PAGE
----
Energy Efficiency: an opportunity for Research and Improvement


Eficiencia energética en buques: una oportunidad de investigación y superación


Luis Guerrero Gómez1
Montserrat Espín García2



In this paper, Bureau Veritas explains the new international regulations on air pollution, its origin, and its position in the marine market to help and develop several technical solutions suitable to the world’s fleet.

Key words: Energy efficiency, regulatory framework, energy efficiency design index, energy efficiency operational index, ship energy efficiency management plan.



En este artículo, Bureau Veritas explica las nuevas reglamentaciones internacionales sobre contaminación del aire, así como sus orígenes y su posición en el mercado para ayudar y desarrollar diferentes soluciones técnicas aplicables a la flota mundial.

Palabras claves: Eficiencia energética, marco reglamentario, índice de eficiencia energética de diseño, índice de eficiencia operacional, plan de gestión de la eficiencia energética a bordo.


Date Received: - Fecha de recepción:
Date Accepted: - Fecha de aceptación:



1Bureau Veritas, Departamento Naval. Madrid, España. e-mail:
2Bureau Veritas, Departamento Maquinaría, Electricidad y Seguridad. Madrid, España. e-mail:




During the 20th century, environmental awareness increased in our personal mindset and professional activity. A way to reduce environmental pollution is to improve energy efficiency in every aspect of our lives: household energy consumption, industrial energy consumption, and transport energy consumption. Given that in the current society energy mainly comes from the combustion of products containing carbon (fuels, coal, gases) and because this combustion produces substantial air pollution due to greenhouse gases, the concept of carbon footprint was developed. It is defined as the total greenhouse gases produced by direct or indirect e%ects from an individual, organization, event, or product.

Therefore, in accordance with the information and data published by the International Energy Agency (IEA), during 2010, the total CO2 emissions attributed to human origin were 30,276.1 million tons; this value is higher than the value of total emissions produced during 2009. Total CO2 emissions increased by 4.6%. We must keep in mind that the total CO2 emissions value in 2009 was lower than in 2008 due to the financial crisis endured by western economies. Under normal conditions, the natural trend is a steady increase of CO2 emissions generation. Therefore, actions have to be taken to reduce CO2 emissions. Among other important data, published by IEA, the percentages of CO2 emissions by sectors must be accounted. Fig. 1. The percentage of CO2 emissions from the generation of electricity and heat is 41.2% (compared to 40.8% of emissions during 2009 in this sector), this being the most air pollutant activity, and followed very closely by the transport percentage of CO2 emissions during 2010 at 22.31% (20.8% during 2009), and then followed by the manufacturing industries and construction activities (20.4% of CO2 emissions during 2010) and the other sectors with a percentage of CO2 emissions of 16.69%.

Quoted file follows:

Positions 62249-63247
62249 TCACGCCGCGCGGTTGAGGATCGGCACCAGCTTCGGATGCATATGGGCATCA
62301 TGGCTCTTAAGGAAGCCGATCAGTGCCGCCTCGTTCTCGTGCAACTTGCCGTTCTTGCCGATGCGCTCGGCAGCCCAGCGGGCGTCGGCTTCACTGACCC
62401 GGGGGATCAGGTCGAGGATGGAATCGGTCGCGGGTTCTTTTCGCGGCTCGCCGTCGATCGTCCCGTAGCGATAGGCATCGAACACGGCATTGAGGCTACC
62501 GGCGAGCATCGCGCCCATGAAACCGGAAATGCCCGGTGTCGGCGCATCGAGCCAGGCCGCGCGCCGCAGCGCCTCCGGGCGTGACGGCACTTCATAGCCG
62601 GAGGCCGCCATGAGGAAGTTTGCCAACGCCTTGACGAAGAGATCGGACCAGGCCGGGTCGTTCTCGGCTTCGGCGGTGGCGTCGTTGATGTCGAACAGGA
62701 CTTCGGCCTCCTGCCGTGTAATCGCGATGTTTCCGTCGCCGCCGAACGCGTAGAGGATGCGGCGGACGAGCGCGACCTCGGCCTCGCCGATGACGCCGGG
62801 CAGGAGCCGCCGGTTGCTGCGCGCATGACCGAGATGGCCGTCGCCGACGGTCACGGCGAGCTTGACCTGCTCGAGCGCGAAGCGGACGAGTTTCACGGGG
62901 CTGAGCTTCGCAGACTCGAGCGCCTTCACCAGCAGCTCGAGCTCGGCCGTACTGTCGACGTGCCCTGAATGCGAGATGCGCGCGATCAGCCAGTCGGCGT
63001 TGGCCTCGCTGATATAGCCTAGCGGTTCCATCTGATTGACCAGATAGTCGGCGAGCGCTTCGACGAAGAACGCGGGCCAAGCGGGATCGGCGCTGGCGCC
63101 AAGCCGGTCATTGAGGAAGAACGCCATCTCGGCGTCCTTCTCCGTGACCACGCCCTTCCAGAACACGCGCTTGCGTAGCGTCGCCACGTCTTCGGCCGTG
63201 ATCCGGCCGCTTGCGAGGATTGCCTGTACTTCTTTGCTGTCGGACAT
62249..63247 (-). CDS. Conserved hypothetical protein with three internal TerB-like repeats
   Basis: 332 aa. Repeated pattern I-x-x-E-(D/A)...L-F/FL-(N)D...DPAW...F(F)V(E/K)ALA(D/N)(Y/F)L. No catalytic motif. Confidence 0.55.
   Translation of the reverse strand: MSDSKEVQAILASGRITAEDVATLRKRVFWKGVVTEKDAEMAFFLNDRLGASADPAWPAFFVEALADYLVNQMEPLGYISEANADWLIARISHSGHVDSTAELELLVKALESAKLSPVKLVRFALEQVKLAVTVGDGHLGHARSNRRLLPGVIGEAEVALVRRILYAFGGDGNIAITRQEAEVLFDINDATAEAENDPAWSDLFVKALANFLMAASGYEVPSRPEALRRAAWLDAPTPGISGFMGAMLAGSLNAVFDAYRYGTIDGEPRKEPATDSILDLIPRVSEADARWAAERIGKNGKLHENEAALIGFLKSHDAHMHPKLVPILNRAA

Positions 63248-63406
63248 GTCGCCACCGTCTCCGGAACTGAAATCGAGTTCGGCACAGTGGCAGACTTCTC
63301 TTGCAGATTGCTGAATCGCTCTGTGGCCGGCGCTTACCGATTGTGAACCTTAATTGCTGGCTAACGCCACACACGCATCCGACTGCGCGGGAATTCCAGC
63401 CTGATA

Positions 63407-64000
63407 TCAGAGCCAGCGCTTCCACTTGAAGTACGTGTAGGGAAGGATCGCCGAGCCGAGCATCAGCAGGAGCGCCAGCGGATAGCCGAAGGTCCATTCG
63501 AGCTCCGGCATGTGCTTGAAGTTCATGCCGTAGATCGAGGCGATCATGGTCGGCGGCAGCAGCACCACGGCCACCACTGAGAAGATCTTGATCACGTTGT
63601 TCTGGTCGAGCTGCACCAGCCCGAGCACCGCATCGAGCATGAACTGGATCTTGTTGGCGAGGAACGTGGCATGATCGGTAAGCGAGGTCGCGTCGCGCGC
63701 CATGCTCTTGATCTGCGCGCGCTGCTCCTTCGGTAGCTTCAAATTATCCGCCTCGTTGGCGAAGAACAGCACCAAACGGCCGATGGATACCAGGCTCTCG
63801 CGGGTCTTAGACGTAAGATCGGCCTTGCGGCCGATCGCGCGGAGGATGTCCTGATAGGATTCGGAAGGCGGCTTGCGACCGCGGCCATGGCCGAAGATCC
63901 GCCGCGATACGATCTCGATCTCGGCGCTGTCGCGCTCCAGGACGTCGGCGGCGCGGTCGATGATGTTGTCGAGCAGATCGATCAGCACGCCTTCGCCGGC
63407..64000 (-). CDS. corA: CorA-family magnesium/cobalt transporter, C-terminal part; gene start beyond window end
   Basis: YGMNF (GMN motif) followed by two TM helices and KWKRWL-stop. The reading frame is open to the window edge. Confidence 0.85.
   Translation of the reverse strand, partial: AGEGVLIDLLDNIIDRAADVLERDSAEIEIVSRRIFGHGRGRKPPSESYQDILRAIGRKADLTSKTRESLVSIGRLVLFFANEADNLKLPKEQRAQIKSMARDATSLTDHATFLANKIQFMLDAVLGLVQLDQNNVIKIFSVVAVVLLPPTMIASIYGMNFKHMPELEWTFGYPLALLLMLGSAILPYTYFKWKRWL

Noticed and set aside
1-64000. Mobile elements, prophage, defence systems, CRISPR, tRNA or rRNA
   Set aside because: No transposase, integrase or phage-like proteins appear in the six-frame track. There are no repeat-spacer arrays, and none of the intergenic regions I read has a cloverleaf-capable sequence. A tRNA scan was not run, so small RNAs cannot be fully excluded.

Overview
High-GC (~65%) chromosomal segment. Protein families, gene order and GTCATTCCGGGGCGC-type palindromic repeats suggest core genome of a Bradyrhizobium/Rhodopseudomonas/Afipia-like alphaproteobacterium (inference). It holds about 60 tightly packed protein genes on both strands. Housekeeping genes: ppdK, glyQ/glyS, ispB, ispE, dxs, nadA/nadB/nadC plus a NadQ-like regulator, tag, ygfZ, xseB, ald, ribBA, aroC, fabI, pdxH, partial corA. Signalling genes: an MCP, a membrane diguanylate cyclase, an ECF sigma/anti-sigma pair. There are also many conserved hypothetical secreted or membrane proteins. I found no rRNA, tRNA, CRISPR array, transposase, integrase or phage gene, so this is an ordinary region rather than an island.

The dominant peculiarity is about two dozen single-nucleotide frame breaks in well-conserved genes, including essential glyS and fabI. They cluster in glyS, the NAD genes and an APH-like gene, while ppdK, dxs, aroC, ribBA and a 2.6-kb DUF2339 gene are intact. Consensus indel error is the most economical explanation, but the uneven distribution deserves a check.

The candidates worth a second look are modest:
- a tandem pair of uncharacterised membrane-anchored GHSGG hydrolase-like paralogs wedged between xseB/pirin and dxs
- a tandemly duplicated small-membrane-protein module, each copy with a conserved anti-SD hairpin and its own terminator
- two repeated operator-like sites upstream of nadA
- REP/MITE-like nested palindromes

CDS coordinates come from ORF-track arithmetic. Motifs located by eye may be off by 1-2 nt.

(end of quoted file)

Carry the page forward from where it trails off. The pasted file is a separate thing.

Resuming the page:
Focusing on the transport activity (Fig. 2.), most CO2 emissions are generated by road transport (16.8% of the total CO2 emissions and 73.6% of the CO2 emissions produced by the transport activity); meanwhile, only 2.13% of the total CO2 emissions are due to maritime transport (9.5% of the CO2 emissions generated by the total transport activity). As estimated, 90% of the overall tons involved in the commercial activity are carried by ships. It implies that marine transport is the most efficient means of transport from the environmental point of view.

Regulatory Framework

Taking into consideration the previous data on air pollution due to CO2 emissions, and with marine transport being a “green transport” compared to other types of transport, additional e%orts to control and slow down CO2 emissions must be requested.

Given that marine transport is a global commercial activity, international organizations have expressed high concern about air pollution. This has resulted in several international antipollution regulations; the latest regulations are focused on air pollution.
It has to be emphasized that all international regulations are enforced by the flag states. Therefore, if the flag states do not ratify the regulations and/or conventions, the vessels under that ag are not obligated to achieve the international regulations. In any case, the port authorities where the vessels are moored could request compliance with the international regulations. For this reason, the international regulations, in general, are easily applicable.